There is a moment in every championships when the see-saw tips. From the hopeful anticipation of crews with the world at their feet before the early rounds, to the rollercoaster’s inevitable move towards the precipice of the finals. There’s no going back now, the semi-finals are swishing past in a blur of unstoppable tension, and the options are diminishing.
Thursday was the tipping point in Plovdiv: in the absence of funny business with wind gauges and rules, and under a hotter than usual sun, a steady procession of quality racing lured us closer to the weekend. And my goodness is rowing breeding quality in depth. Long gone are the days when the top crews could breeze through heat and semi to their destiny in the final. Quarter-finals are contested like medal races, and we regularly see C/D semis — this year in no fewer than nine events — fought to the hilt by rowers who have won medals in other years. We’ve got 19 PR1 men’s singles this year for heavens sake. And that’s after doubling the distance last summer.
The deferred races from Wednesday took priority, the men’s doubles reps going as expected with the US crew the nearest to just miss out on a place in the A/B semis. After that the men’s pairs started with a bang, the very first quarter-final developing into a four-way blanket finish between Australia, Britain, Roumania and Belarus in which the Belarussians very nearly dropped the ball by stopping a stroke early. Fortunately they’d already pulled far enough ahead of Australia to take third behind Britain, with Roumania doing the best sprint job to clinch a central SF lane. The other QF winners joining them were Canada, Serbia and (you guessed it) Croatia, the Sinkovics looking the most confident despite a tussle behind them to qualify.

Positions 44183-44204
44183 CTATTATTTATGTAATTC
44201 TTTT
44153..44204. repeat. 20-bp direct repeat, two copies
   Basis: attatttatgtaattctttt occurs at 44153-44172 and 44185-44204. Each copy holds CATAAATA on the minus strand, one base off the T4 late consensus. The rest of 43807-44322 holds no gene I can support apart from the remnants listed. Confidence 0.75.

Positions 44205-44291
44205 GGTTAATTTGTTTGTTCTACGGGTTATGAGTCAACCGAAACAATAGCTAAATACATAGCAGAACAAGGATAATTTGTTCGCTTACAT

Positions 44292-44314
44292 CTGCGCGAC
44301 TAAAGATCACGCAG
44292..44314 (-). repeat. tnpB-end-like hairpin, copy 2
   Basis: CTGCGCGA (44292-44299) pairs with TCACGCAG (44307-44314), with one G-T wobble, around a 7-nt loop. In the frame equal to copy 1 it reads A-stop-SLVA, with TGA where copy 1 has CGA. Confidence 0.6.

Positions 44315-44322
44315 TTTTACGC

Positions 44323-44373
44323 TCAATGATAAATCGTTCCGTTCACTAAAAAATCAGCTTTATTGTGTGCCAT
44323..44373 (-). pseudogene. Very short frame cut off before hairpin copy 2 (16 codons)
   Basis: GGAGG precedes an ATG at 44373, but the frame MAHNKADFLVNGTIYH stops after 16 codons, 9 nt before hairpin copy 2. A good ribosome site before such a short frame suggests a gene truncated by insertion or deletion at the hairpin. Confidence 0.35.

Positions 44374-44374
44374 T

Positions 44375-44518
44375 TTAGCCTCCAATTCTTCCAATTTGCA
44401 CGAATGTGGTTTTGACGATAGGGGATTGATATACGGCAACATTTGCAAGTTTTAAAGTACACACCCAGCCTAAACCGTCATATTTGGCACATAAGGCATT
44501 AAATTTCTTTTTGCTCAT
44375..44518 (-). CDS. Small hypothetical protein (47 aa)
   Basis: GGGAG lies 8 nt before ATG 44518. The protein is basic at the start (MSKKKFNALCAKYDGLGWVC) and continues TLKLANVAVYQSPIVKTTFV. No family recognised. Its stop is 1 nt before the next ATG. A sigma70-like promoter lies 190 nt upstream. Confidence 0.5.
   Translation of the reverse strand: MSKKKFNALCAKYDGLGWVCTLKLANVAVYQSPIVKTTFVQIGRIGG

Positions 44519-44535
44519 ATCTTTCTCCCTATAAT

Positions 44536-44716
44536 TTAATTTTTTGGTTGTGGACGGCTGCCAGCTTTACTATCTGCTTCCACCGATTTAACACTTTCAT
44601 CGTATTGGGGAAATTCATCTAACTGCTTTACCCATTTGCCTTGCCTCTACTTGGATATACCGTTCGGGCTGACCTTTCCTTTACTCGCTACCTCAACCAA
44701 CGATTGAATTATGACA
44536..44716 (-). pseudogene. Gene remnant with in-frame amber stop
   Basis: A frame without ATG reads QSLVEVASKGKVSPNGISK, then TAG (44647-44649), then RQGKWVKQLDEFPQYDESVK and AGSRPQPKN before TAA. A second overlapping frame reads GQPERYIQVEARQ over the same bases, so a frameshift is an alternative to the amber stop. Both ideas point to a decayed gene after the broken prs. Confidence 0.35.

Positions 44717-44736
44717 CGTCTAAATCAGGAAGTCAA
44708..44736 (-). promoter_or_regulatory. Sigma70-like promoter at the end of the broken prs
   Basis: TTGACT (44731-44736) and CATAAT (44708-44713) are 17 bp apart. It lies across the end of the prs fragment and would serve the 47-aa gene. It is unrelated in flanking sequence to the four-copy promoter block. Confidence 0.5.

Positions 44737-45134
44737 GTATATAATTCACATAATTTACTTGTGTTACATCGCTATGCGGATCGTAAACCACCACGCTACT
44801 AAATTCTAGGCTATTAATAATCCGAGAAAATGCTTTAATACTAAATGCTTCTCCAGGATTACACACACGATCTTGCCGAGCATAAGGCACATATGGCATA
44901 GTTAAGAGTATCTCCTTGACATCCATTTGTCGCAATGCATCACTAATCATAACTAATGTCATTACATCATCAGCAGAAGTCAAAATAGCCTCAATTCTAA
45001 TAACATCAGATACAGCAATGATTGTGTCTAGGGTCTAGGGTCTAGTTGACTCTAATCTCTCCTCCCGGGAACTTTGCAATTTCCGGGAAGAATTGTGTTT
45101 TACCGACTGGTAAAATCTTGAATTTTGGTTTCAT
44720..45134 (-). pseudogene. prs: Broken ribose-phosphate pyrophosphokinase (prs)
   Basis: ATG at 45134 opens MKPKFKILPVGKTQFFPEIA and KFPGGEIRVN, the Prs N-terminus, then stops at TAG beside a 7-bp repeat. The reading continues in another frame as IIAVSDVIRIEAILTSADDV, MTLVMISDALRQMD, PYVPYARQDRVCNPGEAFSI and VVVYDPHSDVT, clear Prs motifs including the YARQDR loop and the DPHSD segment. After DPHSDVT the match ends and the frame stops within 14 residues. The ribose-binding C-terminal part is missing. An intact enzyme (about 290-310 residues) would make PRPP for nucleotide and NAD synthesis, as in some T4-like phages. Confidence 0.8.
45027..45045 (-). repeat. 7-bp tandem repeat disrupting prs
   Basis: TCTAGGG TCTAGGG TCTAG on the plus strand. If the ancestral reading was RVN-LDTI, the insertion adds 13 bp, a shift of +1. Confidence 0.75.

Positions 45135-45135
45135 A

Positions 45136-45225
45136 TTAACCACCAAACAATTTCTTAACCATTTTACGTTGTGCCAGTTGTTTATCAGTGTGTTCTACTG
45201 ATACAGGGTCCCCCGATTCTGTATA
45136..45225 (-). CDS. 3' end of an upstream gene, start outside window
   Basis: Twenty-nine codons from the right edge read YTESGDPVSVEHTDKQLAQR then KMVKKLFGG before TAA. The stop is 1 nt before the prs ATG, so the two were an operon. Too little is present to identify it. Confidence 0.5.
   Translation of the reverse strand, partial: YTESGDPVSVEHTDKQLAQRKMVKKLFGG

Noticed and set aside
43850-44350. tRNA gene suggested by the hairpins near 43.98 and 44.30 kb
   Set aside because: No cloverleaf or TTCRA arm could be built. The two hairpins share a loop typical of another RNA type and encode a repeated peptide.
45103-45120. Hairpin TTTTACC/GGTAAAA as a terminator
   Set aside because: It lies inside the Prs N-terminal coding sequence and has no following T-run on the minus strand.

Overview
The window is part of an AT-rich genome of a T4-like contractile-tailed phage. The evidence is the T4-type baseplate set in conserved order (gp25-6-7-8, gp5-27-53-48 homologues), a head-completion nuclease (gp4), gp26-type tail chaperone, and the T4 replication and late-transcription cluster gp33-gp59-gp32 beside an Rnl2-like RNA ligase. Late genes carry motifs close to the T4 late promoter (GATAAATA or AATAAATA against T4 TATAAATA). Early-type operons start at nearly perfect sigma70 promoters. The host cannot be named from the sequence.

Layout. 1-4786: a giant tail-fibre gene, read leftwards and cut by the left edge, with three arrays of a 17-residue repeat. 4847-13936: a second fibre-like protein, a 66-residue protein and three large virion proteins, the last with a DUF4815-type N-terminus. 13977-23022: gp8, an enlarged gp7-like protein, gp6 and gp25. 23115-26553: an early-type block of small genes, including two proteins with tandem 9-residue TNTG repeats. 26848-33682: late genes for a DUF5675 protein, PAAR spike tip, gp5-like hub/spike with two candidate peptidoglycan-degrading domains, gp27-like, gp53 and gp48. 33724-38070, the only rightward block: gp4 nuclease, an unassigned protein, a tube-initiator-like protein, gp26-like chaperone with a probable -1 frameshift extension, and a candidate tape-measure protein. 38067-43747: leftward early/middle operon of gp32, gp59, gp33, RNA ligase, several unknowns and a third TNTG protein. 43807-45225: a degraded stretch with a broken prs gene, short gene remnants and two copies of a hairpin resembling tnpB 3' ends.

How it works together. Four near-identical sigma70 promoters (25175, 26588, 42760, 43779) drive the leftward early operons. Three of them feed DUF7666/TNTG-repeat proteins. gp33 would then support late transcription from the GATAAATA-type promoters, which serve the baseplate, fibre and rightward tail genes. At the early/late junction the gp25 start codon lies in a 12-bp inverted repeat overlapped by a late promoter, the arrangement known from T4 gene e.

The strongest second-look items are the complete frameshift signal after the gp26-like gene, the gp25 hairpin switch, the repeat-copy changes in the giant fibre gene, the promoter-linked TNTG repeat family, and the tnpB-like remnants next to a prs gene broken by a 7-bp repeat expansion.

Later in the day the lightweight men’s doubles had to race semi-finals only 21 hours after their contentious wind-blown quarterfinals. Maybe we were imagining it but they looked a tad exhausted, though on the whole those with the better summer results went through. Spain justified their unexpected win the previous day by beating Britain for third and closing hard on New Zealand, and the Irish duo summoned one last reserve of energy to defend third against Poland.
We also had the little matter of some men’s singles quarter-finals, race three of five for those who have had to come through the reps route. The draw everyone would have wished to avoid was the third, pitting Synek against Borch, but the previous race was also pretty fierce, Griskonis having go number 37 at Manson — the Lithuanian never gives up, to his credit. Unfortunately for him the Kiwi easily capped his efforts, tapping along comfortably at mostly 38. Synek took the opposite approach — no heedless ratemeister he — and lorded it over the Norwegian at a lower tempo while Serbia’s Marko Marjanovic kept a wary out for relative youngster Romuald Thomas from France. The other two QFs were a mixed pair, Brit young gun Harry Leask impressively winning the arguably easier draw, while under-23 Oliver Zeidler unsurprisingly bossed the other.
There were two sets of Olympic-class quads to deal with, facing their the last hurdle before the final. China and Poland led the two women’s semi-finals home, with Australia scrambling behind China but unable to reach third as Britain swept past the Americans ahead of them. Each of the men’s reps had three crews who could qualify, but only two places to spare and it ended up being the 2017 gold and silver medallists who lost out as Lithuania and Britain failed to make the grade. Britain’s late charge wasn’t enough to worry either the Dutch or Italians, while New Zealand became the joker in the pack of the other repechage. Fuelled by their famous 2-man Mr Drysdale, the Kiwis thoroughly discombobulated the initially leading Aussies and briefly gained an upper hand before the green and gold crew flashed past again, the sprint between the two keeping them just ahead of Lithuania.